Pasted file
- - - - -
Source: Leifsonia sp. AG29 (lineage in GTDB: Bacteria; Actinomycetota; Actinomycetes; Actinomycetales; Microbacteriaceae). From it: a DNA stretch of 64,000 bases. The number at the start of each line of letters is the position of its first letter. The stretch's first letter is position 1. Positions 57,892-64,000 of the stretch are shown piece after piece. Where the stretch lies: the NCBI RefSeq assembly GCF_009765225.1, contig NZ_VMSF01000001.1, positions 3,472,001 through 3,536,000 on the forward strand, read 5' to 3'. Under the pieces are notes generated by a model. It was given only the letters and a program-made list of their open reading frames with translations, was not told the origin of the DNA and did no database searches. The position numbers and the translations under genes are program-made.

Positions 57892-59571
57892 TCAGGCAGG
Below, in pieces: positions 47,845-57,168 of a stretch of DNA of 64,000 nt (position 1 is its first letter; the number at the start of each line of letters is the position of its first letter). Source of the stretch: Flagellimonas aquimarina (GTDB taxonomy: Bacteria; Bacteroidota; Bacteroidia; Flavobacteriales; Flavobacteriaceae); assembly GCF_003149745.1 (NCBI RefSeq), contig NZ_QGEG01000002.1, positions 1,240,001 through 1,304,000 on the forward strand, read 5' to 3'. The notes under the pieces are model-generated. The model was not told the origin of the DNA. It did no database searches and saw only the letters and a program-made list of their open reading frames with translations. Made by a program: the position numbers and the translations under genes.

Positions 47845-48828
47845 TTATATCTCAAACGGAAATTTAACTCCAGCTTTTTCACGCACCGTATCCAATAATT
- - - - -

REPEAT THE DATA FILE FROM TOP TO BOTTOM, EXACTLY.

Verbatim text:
Source: Leifsonia sp. AG29 (lineage in GTDB: Bacteria; Actinomycetota; Actinomycetes; Actinomycetales; Microbacteriaceae). From it: a DNA stretch of 64,000 bases. The number at the start of each line of letters is the position of its first letter. The stretch's first letter is position 1. Positions 57,892-64,000 of the stretch are shown piece after piece. Where the stretch lies: the NCBI RefSeq assembly GCF_009765225.1, contig NZ_VMSF01000001.1, positions 3,472,001 through 3,536,000 on the forward strand, read 5' to 3'. Under the pieces are notes generated by a model. It was given only the letters and a program-made list of their open reading frames with translations, was not told the origin of the DNA and did no database searches. The position numbers and the translations under genes are program-made.

Positions 57892-59571
57892 TCAGGCAGG
Below, in pieces: positions 47,845-57,168 of a stretch of DNA of 64,000 nt (position 1 is its first letter; the number at the start of each line of letters is the position of its first letter). Source of the stretch: Flagellimonas aquimarina (GTDB taxonomy: Bacteria; Bacteroidota; Bacteroidia; Flavobacteriales; Flavobacteriaceae); assembly GCF_003149745.1 (NCBI RefSeq), contig NZ_QGEG01000002.1, positions 1,240,001 through 1,304,000 on the forward strand, read 5' to 3'. The notes under the pieces are model-generated. The model was not told the origin of the DNA. It did no database searches and saw only the letters and a program-made list of their open reading frames with translations. Made by a program: the position numbers and the translations under genes.

Positions 47845-48828
47845 TTATATCTCAAACGGAAATTTAACTCCAGCTTTTTCACGCACCGTATCCAATAATT